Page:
27 September 2009

'Does Anyone Speak English, Or Even Ancient Greek?'

My daughter attends a Christian classical school here in town, and in a recent discussion with the fellow in charge of the secondary school curriculum development, I was asked to put in writings some thoughts I expressed about the direction I felt a prospective course in Greek ought to take. As this little essay was intended merely for informal circulation among those at the school who would be involved in such things, I did not document the quotations I used, but I’d be happy to track them down for any interested readers.

For the Christian considering the study of the Greek language, the greatest possible benefit is, naturally, the possibility of studying the New Testament in its original language. As St Maximus the Confessor has written, ‘The divine reading of the sacred Books reveals the counsels of the most holy God.’ The Scriptures are the ‘Great Book’ of the Church, and in the words of the great Presbyterian scholar, John Gresham Machen, ‘Every scientific student of the New Testament without exception knows that Greek is really necessary to his work.’

As central as they are, however, the Scriptures are not of course the sole object of education. Though we constantly return to them in our various fields of inquiry, it is the aim of a proper education to acquaint us with a broad range of thought and literature. In the West, this has traditionally begun with the Greeks. Homer in particular was long the sine qua non of a liberal education, and along with the great philosophers, Plato and Aristotle, he could fairly be said to constitute the foundation of Western man’s understanding of himself. Nearly all of the important writers through the twenty-three or so subsequent centuries presuppose some knowledge of these three.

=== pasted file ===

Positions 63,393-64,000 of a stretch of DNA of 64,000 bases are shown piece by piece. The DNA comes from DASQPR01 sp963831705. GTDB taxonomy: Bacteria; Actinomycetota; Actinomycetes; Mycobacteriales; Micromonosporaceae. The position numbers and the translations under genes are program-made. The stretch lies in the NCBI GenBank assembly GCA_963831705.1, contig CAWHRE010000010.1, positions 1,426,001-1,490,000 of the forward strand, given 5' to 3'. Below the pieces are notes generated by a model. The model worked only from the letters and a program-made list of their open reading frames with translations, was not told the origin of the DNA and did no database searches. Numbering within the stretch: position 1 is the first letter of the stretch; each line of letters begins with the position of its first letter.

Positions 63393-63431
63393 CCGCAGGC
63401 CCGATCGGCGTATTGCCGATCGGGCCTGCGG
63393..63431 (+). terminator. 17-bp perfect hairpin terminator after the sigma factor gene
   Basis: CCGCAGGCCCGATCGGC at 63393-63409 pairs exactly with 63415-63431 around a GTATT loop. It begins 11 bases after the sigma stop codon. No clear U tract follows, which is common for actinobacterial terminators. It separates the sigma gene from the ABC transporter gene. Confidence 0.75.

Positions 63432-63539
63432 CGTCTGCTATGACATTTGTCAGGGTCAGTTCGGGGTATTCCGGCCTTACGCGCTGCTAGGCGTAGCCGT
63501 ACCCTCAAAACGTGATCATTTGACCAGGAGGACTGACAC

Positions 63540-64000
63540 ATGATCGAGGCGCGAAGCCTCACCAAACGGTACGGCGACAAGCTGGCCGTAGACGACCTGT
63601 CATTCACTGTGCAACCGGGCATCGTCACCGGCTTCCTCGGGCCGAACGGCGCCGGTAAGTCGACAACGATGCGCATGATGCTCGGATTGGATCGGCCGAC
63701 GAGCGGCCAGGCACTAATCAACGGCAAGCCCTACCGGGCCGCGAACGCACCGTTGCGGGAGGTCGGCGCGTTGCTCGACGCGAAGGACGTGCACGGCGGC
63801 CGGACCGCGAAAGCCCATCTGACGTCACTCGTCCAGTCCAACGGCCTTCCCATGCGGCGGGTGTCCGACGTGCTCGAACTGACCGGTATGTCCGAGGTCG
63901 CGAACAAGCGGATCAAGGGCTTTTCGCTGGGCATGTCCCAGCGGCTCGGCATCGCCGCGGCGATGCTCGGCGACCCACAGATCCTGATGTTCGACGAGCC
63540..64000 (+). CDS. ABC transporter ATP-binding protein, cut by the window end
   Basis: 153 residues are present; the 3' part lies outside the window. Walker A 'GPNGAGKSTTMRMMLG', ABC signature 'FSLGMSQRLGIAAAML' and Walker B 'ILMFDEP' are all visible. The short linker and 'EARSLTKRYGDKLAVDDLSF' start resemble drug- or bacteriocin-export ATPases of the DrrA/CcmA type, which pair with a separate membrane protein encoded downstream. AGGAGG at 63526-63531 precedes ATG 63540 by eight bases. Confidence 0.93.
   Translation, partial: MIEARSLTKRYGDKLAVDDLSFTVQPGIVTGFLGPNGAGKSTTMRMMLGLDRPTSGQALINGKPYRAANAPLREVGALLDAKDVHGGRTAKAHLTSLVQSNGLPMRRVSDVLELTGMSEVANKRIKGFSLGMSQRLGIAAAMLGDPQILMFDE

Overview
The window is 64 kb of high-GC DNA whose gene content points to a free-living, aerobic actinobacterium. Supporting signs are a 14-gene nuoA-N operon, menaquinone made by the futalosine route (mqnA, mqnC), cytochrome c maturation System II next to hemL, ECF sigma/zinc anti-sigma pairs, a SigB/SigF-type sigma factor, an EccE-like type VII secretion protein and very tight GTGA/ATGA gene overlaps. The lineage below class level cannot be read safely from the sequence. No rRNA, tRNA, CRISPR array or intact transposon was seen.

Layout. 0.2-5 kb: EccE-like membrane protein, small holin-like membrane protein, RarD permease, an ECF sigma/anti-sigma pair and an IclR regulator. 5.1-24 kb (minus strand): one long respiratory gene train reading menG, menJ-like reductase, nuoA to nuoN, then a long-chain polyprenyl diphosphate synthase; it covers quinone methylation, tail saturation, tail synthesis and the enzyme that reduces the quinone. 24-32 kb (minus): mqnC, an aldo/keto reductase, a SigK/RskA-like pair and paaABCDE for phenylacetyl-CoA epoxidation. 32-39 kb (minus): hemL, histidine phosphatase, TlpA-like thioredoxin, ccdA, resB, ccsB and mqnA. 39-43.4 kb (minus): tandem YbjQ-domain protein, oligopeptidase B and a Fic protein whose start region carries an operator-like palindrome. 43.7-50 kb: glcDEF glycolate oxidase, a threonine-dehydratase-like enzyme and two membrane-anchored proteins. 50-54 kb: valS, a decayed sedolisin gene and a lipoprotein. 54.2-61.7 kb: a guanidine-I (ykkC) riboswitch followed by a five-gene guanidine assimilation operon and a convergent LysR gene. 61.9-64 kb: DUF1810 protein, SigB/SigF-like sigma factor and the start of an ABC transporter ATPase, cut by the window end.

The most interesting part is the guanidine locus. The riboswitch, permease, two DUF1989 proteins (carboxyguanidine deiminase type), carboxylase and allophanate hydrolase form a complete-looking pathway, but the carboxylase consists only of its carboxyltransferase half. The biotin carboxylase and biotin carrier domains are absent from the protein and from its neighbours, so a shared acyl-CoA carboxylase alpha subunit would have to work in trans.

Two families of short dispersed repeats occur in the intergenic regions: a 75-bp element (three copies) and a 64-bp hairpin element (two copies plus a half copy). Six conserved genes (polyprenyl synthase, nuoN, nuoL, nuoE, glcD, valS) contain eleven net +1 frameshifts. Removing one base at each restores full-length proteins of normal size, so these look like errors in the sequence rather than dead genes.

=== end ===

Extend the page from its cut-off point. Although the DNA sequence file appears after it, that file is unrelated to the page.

Even the New Testament itself, long believed to be philologically sui generis, is coming increasingly to be seen within the full context of Greek language and culture. Although St Paul’s quotations from Empedocles and Menander are well known, my point goes much deeper than this. Consider, for instance, the extensive use by the NT writers of the Septuagint. C.H. Dodd, among others, has done extensive work on the LXX vocabulary in relation to previous Greek culture going all the way back to Homer. The LXX translators, who were working after all in the center of Hellenistic learning, Alexandria, chose Greek words to represent Hebrew theological categories in full cognisance of their use in the older writers. Even the choice of Theos to refer to the one, true God of the Jews can be seen to have been anticipated as it were by Homer.